About the Stone Fellows
A first of its kind among period-instrument orchestras, the Stone Fellowship fosters the development of early-career musicians whose socio-cultural identities have been historically underrepresented in our field. The Fellowship, in partnership with New England Conservatory (NEC), will further H+H's vision for a more diverse and equitable field on a national scale.
Carmen Lavada Johnson-Pájaro
Violinist Johnson-Pájaro, a native of Birmingham, Alabama, is a community-based artist living in New York City. Raised in a family of music lovers, Carmen began her musical studies with jam sessions in the living room and eventually found her way to the world of historical performance. She’s had the opportunity to work with renowned early music figures such as Masaaki Suzuki, William Christie, Reggie Mobley, Rachel Podger, Richard Egarr, Lionel Meunier, among many others.
Beyond performing, Johnson-Pájaro’s commitment to community engagement has led to years of nonprofit work and work in schools, shelters, hospitals, and detention centers across the world. Carmen holds degrees from The Juilliard School, New England Conservatory, and the Eastman School of Music, where she was a Lois Rogers and Links Scholar.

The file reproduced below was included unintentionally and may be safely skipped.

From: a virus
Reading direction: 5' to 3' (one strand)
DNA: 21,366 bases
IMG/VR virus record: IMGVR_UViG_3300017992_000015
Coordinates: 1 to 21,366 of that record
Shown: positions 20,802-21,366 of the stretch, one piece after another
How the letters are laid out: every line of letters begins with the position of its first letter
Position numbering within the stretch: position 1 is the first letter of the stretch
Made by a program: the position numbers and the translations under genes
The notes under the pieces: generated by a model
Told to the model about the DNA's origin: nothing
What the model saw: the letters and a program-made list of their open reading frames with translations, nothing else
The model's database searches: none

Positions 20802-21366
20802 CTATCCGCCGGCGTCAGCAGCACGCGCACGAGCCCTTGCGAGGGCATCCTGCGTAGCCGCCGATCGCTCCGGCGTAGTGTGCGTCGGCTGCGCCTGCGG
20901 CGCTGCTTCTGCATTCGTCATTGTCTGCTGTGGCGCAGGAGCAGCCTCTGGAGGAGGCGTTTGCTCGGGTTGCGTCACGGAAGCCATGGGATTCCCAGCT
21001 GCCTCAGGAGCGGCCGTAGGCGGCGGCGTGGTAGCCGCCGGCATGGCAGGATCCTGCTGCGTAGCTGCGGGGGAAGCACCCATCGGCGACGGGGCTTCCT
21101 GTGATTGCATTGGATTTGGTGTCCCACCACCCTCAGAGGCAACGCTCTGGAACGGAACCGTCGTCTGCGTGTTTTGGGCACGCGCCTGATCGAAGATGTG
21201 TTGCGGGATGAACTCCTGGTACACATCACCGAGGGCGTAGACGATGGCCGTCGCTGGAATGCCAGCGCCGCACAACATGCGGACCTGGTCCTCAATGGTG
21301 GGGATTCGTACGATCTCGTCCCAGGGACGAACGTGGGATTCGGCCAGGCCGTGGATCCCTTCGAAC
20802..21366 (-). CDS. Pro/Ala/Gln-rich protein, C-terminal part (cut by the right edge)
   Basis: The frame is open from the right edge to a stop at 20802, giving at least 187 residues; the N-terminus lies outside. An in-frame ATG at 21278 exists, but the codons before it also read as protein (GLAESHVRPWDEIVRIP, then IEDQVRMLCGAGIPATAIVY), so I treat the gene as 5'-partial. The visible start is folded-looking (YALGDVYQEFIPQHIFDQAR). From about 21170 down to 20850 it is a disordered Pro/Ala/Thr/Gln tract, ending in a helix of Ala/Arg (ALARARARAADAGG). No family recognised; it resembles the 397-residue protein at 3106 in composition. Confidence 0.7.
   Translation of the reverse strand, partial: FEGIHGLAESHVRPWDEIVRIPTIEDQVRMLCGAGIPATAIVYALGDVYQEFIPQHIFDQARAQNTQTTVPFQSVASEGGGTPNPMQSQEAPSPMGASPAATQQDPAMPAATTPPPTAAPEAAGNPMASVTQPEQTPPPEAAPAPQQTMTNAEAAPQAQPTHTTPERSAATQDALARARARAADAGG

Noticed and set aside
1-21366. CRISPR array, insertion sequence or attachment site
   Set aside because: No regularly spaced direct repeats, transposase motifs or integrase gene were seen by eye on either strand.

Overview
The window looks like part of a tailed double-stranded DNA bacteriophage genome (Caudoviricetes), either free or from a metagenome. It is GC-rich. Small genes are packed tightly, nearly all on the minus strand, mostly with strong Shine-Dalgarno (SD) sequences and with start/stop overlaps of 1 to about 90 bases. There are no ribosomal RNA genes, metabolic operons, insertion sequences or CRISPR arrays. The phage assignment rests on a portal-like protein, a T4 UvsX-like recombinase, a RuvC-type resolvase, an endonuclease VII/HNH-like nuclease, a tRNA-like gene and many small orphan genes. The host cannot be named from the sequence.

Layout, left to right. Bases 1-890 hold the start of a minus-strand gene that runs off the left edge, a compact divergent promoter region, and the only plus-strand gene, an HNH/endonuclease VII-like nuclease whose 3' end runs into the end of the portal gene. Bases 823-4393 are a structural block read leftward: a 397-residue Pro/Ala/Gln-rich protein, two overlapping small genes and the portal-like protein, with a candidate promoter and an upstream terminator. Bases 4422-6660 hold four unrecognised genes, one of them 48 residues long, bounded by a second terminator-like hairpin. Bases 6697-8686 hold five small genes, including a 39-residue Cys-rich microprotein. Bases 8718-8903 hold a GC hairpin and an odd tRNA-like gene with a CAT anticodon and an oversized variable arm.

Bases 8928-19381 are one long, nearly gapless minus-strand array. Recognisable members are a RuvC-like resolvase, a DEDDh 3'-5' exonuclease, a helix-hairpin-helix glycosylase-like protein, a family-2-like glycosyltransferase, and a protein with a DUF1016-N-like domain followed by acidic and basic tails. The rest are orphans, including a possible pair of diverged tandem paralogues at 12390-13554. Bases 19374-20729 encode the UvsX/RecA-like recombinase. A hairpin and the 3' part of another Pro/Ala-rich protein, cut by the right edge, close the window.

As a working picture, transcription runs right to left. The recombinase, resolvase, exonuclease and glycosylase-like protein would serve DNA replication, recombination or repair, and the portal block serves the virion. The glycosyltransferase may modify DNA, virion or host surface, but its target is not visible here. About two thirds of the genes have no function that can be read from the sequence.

Based in New York City, Amelia Sie is a virtuosic and adventurous performer of modern and Baroque violin. She received her bachelor’s and master’s degrees in Violin Performance from New England Conservatory, and her master’s degree in Historical Performance from The Juilliard School. Amelia specializes in Italian virtuoso music from the seventeenth through nineteenth centuries and chamber music of the Classical to early Romantic eras. Amelia is honored to have been named a Mercury Chamber Orchestra Mercury-Juilliard Fellow for the 2023-24 concert year, as well as a Handel+Haydn Society Stone Fellow for the 2023-24 and 2024-25 concert years. In her spare time, Amelia can be found researching historical fashion and bothering her cats, Waffles and Grimm.